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May 11, 2012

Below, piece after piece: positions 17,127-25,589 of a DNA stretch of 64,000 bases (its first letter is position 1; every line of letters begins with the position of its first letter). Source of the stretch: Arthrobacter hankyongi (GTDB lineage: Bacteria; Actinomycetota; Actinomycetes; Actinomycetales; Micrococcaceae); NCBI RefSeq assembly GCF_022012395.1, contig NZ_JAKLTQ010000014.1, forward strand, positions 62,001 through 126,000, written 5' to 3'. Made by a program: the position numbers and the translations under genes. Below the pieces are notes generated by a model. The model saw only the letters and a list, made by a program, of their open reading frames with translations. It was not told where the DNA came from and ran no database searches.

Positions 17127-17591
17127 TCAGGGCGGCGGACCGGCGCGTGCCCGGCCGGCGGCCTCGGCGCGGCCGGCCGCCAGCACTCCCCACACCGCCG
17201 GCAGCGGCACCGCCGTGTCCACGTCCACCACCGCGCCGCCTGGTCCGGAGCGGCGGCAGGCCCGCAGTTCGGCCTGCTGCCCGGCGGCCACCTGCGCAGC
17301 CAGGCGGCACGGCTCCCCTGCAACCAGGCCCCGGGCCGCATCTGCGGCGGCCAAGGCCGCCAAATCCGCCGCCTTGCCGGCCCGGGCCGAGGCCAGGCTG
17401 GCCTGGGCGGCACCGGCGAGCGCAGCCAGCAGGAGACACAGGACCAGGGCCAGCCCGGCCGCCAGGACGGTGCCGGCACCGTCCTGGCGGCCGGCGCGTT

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HERITAGE FLORIDA JEWISH NEWS, MAY 11, 2012 By Cnaan Liphshiz In Belgium, national rupture spreads to Jews U.N.-led investigation of West Bank settlements. Belgium's Flemish and French-speaking Jewish com- munities long have main- tained a modus vivendi for cooperation underhich they alwaysapproached federal authorities together. But on the vote on the U.N. probe, the two communities broke with each other. Flemish Jews, represented by the Forum of Jewish Orga- nizations, or FJO, met with Belgium's justice ministerand released a statement saying that "the Jewish community was shocked and appalled" by the vote. By contrast, French-speak- ing Jews, represented by the Umbrella Organization of Jewish Institutions of Bel- gium -- known by the French initials CCOJB -- did not condemn Belgium's vote. In- stead, CCOJB's president met a Belgian Foreign Ministry official who concluded that Belgo-lsraeli relations were "warm and frank." The ministry "regrets cer- tain disagreements are being used t o import theconflict to Belgium," CCOJB informed its members in a statement• "The meeting at the foreign ministry would've gone differ- ently hadwe been invited," Eli Ringer, honorary chairman of the Antwerp-based FJO, told JTA. He noted that CCOJB, the organization represent- ing Francophones, recently added to its board a member of JCall, a left-leaning Jewish group that describes itself as pro-Israel butalso is critical of BRUSSELS (JTA)--Few Jewish couples define their marriage as "mixed" just be- cause bride and groom were born and raised 30 miles apart in the same country. But Linda and Bernard Levy live in Belgium, a country whose long experiment in fusing two distinct cultures recently has been showing signs of breakdown. With the Dutch-speaking Flemish half of the country increasingly at odds with the French-speak- ing part, Belgium's corre- sponding Jewish communi- ties are finding themselves at loggerheads as well. Lindawas born in Antwerp, the capital of Flzmders in the self-governing Flem- ish region. She rarely uses Flemish (similar toDutch), the language of her youth, since she married Bernard, a Francophone from Brussels. They live just outside Brussels with their three children. "Language is actually a non-issue in mixed marriages like ours," she said. "Flemish Jews are usually bilingual." But a recent rupture in relations between Belgium's Flemish and French-speaking Jewish communities, each with approximately 20,000 members, has exposed some profound ideological dif- ferences between the two communities, particularly on Israel. The trigger was Belgium's decision in March to join Austria as the only two EU countries to vote in favor of a the Israeli government. JCall was modeled after J Street in the United States. "I hope we can once more speak with one voice on the federal level," Ringer said. It was hardly the first dis- pute between the two Jewish communities. In December, Ringer criticized CCOJB for hosting as a guest of ho.nor at a gala a Belgian politician who had equated Israel and Nazism. He called the move "unwise." Joel Rubinfeld, the previ- ous president of CCOJB, says the two organizations have reached a point of an "open row." Relations between the groups "have never been worse," he said. His CCJOB successor, Maurice Sosnowski, declined to be interviewed for this article. The Jews of Antwerp and Brussels long have been dif- ferent. Jews from Antwerp tend to be more religious, tight-knit and hawkish on Israel, while their Brussels coreligionists are more lib- eral, according to laymen and leaders from both communi- ties. Antwerp has 13 Jewish schools compared to three in Brussels• Linda Levy's father, a dia- mond dealer, is one of approxi- mately 18,000 Jews living in Flanders. Most Flemish Jews in Antwerp are Orthodox and speak Flemish or Yiddish at home as well as French and Hebrew. "I was raised in a largely secular home, but our family in Brussels thinks I'm some kind of religious authority Cleveland Browns draft Jewish lineman By Matt DeFaveri Cleveland Jewish News The Cleveland deli scene might see a new patron. Mitchell Schwartz arrived in town May 10 for the Cleveland Browns' rookie minicamp. The team selected him with the 37th overall pick in the recently concluded NFL Draft. "Matzah ball soup or a nice deli sandwich. And of course in the winter, latkes warm you up. I'm sure I'll eat a lot of everything once the season starts," Schwartz said from his hometown of Los Angeles as he rattled off some of his favorite Jewish comfort foods• The Browns hope the 22-year-old right tackle from the University of California Berkeleywill shore up the right side of the offensive line, an area of concern after a disap- pointing 4-12 season last year. When Schwartz's cell phone rang during the second day of the draft on April 27, he said emotions in his house ran pretty high. "Whenever you get that call you're not quite sure that it's going to be 'the' call," he said. "But I picked up the phone and heard the good news. My family reacted a little more intensely than I did. They were jumping on the couch and running around a little. It was awesome." Schwartz said he and his brother Geoff, a member of the Minnesota Vikings, were raised in a strong Jewish household. Mitchell Schwartz "We've always been in Hebrew school from an early age," said Schwartz, whose family belonged to Conserva- tive synagogue Adat Shalom in West Los Angeles "We went to temple every year, observed major holidays. We were pretty active, especially compared to some of the friends we had who were Jewish." Schwartz followed a simi- lar path to the NFL as his brother, who was drafted by the Carolina Panthers in the seventh round (241st overall) in the 2008 NFL Draft. Geoff signed a one-year deal with the Vikings on March 31. Schwartz's father Lee said that he and his-wife Olivia Goodkin feel lucky to have two sons in the NFL. "I guess the bestway to say it is, it's surreal," he said. "l kvell (take pleasure) when thinking about it. For a dad who's been ajock his whole life, it's a real unbelievable situation. "We stressed family, we stressed being good, ethi- cal people, morals," Lee Schwartz said of raising his sons. "We stressed the religion and being Jewish. I think it's just a collection of a lot of things that we as parents try to instill in them, and ultimately it worked out. Schwartz said he's lookilng forward to getting involv,ed in Cleveland's Jewish com- munity.. "From everything I've heard, it sounds like a pretty decent-sized community in Cleveland," he said. "I'm sure my mom and dad will help me figure it out. I'm plenty confident I'll be able to find something." As for joining asynagogue, Schwartz said he'd play it by ear. "You kind of have to figure that out as you go," he said. "Especially during the season, it's a lot harder to find time for that." While he paves the way for the Browns' running backs and protects the quarterback this season, Schwartz said he won't forget the influence Jlu- daism has had on his athletic career. "Judaism teaches a lot of dedication and hard work," he said. "You don't go back on your word. You do what you're supposed to do when you're told by your superior. I think it's more the spirit of being a good person in society. If you do those things the right way, you'll be successful no matter what you do." because I'm from Antwerp and I light Shabbat Candles," Levy said. Her husband, Bernard, hails from the Brussels Jewish community of about 20,000. Most of its members are concentrated in and around the French-'speaking federal capital, where they lead secu- lar lives. The split between the Jew- ish communities of Belgium mirrors what in recent years has b.ecome a national woe: the widening gulf separating Flemish and French-speaking Belgians. One of the first big" splits hit the Belgian Socialist Party in 1978, two years before the creation of the Flemish Re- gion and the onset of Belgian federalism, when the party split in two. There not only are two socialist parties now representing Francophones on the one hand and the Flemish on the other, but two Christian Democratic parties, two liberal parties and even two green parties. The seces- sionist New Flemish Alliance wants the Flemish part of the country to pull out of Belgium altogether. The very creation of a sepa- rate institution representing only Flemish Jews was itself a part of the same process. Founded 50 years ago, the CCOJB umbrella group used to represent -- nominally, at least -- Jews from both Flanders and Wallonia, the French-speaking region of the country. But in 1993 the Flemish community splintered off and formed FJO, reflecting the sentiment that Jews from Antwerp were not really represented in the main community umbrella group. Michael Freilich, editor in chief of Belgium's leading Jew- ish publication, JoodsActueel, says the two communities PAGE 17A Ben Harris Antwerp's Jewish distn'ct has something of the feel of a modern shtetl. inhabit two distinct political universes. Due to the political system, "in Flanders you can only vote for Flemish parties and in Wallonia only for French- speaking parties, even though parties from both regions sit in government," Freilich said. "This means politicians who matter to Wallonians don't matter to Flemish and vice versa. It's very difficult[ to lobby together when you inhabit two different, parallel political realities." Belgium's political crisis resulted last year in a new world record: Belgium went for 541 days without an elected government because Flemish andWallonian representatives could not reach a compromise. That was one of several crises since 2007 that has caused many in Belgium and else- where to doubt Belgium's sustainability as a unified state. Then there are intercul- tural gripes. "The problem is that there are a few people in Brussels who are still used to thinking of French speakers as the elite and of Flemish speakers as • provincial," Ringer said. The chairwoman of FJO, Kouky Frohmann-Gartner, put it more bluntly in an in- terview for Joods Actueel in October: "Those in Brussels think they're better," she said. Yet Ringer. says he is op- timistic about the future of relations, at least among Belgium's Jews. "Every time the Brus- sels community gets a new president, they decide they need to represent the whole of Belgium. Then they get over it," he told JTA. "We're a small community that needs to work together to overcome similar challenges." Health & Fitness Issue An Annual Issue PublishedBy HERITAGE Florida Jewish News and Featuring a Variety of Thought-Provoking Articles on Health and Fitness Related Subjects Publication Date: June 15, 2012 Reaching a Responsive, Health-Conscious Market Deadline for this Important Issue is Wednesday, June 6, 2012 CALL TODAY TO RESERVE YOUR SPACE 407-834-8787